In Person / Desa Van Laarhoven
October 21, 2010
By Sara Feijo
Marion Institute Executive Director Desa Van Laarhoven discovered her interest in ecological living as a child growing up on the family's small farm in Lakeville. Later, she began to understand the relationship between the actions she takes and their effects on animals, other humans and the natural habitat. That interest helped steer her to study environmental science and biology at Stonehill College.
During her junior year, Van Laarhoven studied in Australia and was impressed with the country's advances in sustainable living. In her daily life, she tries to be more sustainable - gardening, canning, hanging clothes instead of using the drier, and using refillable containers. She also organizes the yearly Bioneers by the Bay / Connecting for Change conference in New Bedford, where some of the brightest professional minds in the field of sustainability and ecological living gather for lectures, teaching and interaction.
Q: How much time do you spend organizing the conference?
A: I probably spend approximately 25 percent of my time per year. Basically we have seven programs and the conference is only one of seven programs. We have 13 projects. So, I would say it's the one that devotes most of my time. As far as the rest of the team, we have two employees in particular that split their time, so 50 percent of their time goes to the conference all year long. The rest (of the employees) just pitch in the last month of the conference ... It's very, very gratifying, but it's really stressful because there are so many details with 100 workshops and presenters. One hundred people that we have to organize. When are they going to speak? When are they going to deliver their book signing? ... We're expecting this year approximately 2,000 attendees.
Q: How has the conference grown?
A: I would say it's grown very organically, meaning that it really had a steady growth and not just a boom. We basically outgrew the space at UMass Dartmouth. We were originally at UMass Dartmouth, from 2005, for three years. And then in 2008 ... we moved to New Bedford. Now, we're at a point that we're meeting maxim capacity for the Zeiterion Theatre. One of the things we really strive to do is to not have any economic barriers. People want to get to the conference; we want to get them there. So, we've made a lot of free and open-to-the-public events, as portions of the conference.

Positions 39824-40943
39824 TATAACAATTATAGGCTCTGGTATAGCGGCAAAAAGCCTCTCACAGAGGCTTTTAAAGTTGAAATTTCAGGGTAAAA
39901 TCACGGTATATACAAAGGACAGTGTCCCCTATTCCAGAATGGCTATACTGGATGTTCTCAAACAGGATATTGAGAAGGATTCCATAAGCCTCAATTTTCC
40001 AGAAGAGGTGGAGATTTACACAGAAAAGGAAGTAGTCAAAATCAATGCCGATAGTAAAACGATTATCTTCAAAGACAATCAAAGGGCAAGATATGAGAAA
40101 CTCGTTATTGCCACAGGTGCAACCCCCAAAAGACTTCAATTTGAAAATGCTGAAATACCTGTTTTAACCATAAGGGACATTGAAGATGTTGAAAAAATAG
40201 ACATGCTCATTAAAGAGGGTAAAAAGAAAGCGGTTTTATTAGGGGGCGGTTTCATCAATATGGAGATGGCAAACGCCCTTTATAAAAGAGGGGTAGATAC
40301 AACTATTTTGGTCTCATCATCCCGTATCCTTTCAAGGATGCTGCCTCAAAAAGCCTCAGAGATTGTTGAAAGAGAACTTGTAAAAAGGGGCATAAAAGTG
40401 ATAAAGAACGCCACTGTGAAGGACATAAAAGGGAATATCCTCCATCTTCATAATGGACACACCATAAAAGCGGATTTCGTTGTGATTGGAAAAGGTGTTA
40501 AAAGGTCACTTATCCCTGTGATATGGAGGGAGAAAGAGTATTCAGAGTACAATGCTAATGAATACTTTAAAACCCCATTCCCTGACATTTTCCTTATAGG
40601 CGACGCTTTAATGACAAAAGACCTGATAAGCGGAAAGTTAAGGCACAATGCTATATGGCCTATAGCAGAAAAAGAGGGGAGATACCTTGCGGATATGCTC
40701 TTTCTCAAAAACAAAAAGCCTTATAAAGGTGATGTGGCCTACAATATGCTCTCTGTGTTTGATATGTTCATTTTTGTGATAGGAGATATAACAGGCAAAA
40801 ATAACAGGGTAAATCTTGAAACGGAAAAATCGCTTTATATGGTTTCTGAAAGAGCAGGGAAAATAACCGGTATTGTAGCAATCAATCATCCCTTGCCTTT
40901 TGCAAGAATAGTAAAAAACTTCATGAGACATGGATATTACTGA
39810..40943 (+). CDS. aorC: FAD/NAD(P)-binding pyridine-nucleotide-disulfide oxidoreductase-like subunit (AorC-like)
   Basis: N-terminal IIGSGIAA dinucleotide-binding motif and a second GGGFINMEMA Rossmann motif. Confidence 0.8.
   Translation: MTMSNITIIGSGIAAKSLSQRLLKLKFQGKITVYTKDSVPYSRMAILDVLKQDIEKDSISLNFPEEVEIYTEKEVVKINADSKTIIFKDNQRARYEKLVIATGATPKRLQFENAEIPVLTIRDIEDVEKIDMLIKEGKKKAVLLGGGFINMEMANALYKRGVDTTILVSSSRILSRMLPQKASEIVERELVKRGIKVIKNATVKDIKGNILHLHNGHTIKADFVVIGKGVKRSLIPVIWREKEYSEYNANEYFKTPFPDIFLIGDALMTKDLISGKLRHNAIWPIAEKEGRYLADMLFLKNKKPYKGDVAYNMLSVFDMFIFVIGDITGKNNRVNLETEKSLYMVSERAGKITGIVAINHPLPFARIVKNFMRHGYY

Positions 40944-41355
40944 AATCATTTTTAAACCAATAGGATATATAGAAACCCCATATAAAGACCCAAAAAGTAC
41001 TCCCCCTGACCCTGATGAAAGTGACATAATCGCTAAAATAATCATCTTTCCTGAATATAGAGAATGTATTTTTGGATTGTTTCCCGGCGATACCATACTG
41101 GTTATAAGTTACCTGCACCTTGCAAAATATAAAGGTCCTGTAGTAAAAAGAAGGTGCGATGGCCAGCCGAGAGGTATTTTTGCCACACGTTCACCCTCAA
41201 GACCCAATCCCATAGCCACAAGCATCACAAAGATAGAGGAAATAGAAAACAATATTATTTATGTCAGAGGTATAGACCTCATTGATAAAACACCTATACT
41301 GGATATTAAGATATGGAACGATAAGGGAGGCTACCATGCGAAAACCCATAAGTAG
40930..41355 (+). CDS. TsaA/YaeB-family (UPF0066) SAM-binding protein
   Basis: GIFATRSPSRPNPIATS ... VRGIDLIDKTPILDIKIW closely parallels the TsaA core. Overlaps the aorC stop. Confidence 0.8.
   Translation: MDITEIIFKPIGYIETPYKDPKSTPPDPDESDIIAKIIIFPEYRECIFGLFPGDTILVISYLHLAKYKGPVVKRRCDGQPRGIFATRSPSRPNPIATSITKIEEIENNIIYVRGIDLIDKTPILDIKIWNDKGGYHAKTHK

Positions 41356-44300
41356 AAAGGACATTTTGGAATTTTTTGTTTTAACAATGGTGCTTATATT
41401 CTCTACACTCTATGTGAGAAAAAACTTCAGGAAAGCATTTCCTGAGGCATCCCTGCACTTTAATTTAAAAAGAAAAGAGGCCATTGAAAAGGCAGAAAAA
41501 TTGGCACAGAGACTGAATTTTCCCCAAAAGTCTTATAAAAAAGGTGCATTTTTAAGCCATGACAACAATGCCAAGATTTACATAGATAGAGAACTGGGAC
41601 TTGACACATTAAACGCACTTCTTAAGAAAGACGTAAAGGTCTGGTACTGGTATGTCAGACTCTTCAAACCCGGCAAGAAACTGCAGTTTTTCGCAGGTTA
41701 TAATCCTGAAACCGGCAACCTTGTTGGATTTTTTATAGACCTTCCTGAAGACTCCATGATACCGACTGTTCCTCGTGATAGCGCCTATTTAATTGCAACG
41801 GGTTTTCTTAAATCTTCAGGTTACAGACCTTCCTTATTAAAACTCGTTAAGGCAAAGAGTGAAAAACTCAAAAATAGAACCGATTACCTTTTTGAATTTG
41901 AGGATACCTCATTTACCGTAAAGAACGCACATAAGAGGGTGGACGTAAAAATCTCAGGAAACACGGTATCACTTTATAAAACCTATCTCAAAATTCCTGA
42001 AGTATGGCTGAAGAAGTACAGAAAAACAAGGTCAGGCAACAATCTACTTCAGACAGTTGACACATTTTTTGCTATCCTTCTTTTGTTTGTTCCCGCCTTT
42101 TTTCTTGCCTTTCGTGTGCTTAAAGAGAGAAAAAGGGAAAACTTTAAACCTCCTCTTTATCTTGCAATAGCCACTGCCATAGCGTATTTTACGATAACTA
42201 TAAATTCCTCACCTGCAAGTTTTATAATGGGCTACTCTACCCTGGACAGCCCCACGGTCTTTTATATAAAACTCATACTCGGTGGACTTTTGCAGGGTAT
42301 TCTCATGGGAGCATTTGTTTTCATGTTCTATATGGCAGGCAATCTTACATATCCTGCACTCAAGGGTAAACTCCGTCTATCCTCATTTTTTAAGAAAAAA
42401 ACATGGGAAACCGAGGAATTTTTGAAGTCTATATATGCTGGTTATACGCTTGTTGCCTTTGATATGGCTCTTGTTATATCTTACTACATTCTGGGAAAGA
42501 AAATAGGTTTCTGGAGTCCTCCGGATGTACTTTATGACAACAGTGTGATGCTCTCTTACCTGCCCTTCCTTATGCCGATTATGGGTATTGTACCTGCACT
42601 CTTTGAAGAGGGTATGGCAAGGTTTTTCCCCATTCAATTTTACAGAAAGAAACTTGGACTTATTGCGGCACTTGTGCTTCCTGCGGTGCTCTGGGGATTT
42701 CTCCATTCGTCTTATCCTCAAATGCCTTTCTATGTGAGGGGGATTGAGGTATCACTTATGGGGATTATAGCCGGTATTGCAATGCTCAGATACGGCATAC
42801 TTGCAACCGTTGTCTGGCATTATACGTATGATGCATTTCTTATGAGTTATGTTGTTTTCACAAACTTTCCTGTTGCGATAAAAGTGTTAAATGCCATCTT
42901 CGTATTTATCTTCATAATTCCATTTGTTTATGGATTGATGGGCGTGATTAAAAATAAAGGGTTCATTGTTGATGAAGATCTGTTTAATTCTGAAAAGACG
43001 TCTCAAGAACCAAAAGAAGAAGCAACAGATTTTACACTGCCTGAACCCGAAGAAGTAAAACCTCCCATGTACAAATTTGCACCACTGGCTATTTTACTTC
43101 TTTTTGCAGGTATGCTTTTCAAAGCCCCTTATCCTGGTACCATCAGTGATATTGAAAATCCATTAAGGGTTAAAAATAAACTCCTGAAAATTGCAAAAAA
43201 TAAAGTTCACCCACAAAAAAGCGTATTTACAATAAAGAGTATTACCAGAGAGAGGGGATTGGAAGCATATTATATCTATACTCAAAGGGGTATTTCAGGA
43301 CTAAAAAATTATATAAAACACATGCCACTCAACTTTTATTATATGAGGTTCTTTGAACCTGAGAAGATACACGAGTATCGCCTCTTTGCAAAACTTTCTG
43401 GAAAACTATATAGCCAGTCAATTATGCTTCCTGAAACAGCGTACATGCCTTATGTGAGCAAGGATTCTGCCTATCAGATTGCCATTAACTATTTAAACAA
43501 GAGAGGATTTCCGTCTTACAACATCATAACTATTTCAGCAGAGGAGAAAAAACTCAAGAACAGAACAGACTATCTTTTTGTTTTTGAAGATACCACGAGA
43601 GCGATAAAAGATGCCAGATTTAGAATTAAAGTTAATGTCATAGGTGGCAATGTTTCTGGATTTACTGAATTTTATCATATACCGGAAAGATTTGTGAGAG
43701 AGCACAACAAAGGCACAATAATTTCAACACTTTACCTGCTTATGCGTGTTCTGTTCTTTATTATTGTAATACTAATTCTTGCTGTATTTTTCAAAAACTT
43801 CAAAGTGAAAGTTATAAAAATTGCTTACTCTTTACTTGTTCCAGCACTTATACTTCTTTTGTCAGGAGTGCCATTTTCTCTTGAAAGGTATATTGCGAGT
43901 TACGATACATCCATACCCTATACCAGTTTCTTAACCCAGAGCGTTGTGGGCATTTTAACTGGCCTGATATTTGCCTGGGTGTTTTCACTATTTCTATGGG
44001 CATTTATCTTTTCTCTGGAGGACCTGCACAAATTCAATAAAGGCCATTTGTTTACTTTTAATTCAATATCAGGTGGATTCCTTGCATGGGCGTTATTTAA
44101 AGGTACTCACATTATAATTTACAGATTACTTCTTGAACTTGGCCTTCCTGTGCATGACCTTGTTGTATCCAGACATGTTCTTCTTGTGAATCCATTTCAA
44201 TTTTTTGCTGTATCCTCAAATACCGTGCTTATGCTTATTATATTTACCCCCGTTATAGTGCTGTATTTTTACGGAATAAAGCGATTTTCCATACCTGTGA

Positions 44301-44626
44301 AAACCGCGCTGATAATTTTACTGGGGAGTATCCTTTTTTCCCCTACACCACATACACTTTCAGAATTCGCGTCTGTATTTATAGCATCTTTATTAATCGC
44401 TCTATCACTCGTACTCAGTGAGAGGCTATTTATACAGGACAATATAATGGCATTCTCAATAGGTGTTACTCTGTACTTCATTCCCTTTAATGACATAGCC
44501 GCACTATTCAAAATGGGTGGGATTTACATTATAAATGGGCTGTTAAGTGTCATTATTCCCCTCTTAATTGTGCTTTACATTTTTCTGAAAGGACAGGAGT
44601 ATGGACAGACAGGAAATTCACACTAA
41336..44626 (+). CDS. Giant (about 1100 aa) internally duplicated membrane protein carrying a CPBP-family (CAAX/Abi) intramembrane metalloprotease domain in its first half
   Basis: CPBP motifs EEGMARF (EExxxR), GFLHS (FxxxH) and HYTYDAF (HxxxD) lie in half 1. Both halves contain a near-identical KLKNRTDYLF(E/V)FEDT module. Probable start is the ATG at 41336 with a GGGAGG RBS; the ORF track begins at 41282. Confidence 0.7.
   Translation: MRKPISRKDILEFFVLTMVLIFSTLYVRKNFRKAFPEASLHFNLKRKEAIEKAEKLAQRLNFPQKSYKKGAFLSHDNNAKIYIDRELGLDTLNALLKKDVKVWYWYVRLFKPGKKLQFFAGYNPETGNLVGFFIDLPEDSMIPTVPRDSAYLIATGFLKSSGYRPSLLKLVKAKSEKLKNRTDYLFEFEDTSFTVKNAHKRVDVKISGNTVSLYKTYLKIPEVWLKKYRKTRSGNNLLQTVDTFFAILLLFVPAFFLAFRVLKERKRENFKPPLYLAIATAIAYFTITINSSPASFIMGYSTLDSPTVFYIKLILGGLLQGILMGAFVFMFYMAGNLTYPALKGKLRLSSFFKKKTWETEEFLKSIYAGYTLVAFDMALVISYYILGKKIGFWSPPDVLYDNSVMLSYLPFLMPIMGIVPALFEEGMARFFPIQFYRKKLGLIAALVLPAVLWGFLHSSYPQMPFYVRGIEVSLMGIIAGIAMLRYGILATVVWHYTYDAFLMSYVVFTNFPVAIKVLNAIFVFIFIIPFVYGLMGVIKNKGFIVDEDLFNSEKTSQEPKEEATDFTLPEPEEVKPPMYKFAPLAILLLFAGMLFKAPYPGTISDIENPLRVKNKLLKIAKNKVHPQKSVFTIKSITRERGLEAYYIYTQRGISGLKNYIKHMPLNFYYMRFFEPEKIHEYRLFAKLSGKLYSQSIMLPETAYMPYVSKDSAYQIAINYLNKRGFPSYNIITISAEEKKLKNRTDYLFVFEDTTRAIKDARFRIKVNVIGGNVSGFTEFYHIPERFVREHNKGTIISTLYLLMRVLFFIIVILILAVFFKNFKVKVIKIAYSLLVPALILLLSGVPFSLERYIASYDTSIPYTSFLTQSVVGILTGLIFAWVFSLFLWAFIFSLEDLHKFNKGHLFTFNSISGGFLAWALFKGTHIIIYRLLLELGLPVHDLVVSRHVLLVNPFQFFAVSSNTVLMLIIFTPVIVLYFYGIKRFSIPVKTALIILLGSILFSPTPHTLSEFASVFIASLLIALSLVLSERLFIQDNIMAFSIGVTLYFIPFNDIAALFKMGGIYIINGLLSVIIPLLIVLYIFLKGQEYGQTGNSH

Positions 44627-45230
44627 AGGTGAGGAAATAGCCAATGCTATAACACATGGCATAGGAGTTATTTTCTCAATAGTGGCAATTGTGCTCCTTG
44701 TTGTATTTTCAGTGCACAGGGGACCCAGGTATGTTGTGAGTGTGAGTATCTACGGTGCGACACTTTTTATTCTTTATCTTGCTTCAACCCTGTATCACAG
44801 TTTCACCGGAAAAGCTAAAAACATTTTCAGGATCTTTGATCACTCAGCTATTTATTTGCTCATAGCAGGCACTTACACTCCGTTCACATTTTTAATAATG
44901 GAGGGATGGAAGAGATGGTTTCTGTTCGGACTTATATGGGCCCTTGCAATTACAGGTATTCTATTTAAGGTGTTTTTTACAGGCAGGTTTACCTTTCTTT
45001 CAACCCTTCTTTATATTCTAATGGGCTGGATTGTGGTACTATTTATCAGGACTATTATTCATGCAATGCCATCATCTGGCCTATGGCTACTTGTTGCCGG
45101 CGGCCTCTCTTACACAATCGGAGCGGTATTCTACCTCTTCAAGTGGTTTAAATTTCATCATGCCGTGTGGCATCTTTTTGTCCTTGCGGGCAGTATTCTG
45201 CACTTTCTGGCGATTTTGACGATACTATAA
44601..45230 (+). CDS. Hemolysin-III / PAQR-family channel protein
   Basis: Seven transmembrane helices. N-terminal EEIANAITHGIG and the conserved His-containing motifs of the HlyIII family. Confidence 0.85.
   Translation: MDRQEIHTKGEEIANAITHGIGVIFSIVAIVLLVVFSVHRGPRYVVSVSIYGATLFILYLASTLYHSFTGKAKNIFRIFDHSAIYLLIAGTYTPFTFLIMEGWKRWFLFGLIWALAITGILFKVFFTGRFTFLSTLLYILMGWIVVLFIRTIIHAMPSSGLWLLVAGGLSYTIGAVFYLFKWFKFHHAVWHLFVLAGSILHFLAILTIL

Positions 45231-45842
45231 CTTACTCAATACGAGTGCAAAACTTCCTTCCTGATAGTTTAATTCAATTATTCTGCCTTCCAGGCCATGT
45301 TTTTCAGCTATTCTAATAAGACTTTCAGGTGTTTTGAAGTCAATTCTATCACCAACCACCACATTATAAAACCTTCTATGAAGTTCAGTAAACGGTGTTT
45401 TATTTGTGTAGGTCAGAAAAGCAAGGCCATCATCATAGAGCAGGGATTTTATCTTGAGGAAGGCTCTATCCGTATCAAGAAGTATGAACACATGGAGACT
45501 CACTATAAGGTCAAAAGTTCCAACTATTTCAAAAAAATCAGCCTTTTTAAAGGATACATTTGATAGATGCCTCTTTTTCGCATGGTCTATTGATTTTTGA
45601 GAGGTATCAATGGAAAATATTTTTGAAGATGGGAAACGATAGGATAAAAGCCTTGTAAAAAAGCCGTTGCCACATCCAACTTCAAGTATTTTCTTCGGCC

Q: What is the most important aspect of the conference?
A: I think it's a solutions-based conference and I think that's the most important thing. We try not to just talk about the issues without giving a solution. We try to provide solutions and avenues people can go and apply it to their own self and their own life. The part of this conference that is really important is that it is really diverse and it shows the connections and that we are all connected. I think depicting the connections between different facets of society, as well as humanity and nature, as well as health and healing, is connected to green business ... You can't take one of those things ... out of the equation and not affect the rest of them. Diversity is so important and is the key to life and the key to success.
Q: What is your vision of the world?
A: I have a lot of hope. I'm very idealistic. I feel as though we are at a very critical juncture and that we each have to take personal responsibility and accountability for our lives. We have to, as individuals, understand that we are truly connected to each other, and so my actions affect my neighbors. I think that the world wants to know that and there's so many amazing people out there; they just feel really overwhelmed. I'm excited. I think we're going to move to a really great place in the world. There's so much to learn from each other. Once we just put our egos in check, that we don't have all the right answers, but that we're open and we want to have a more just, love-filled world. It's a work in progress, continuing to put the positive energy out there. Our country has come a long way with a lot of beautiful things and it's really exciting. It's an exiting time to live.
Q: How do you relate these ideas to New Bedford?
A: New Bedford is the perfect place. It's so culturally rich. We try to make sure that New Bedford has a voice in the conference as well and make sure that New Bedford is part of the showcase as well as there to learn. I think that New Bedford has so much to give and so much for people to learn from. It's a really wonderful place. I've grown to love New Bedford so much more than I would ever imagined.
Van Laarhoven became executive director of the institute in 2007. The Marion Institute is member based and non-for-profit. It seeks solutions to root-cause issues, social justice and sustainability. The Bioneers by the Bay conference is Oct. 22-24. For information, visit www.marioninstitute.org.
Desa Van Laarhoven graduated from Stonehill in 2004. She was a Biology major and an Environmental Studies minor.
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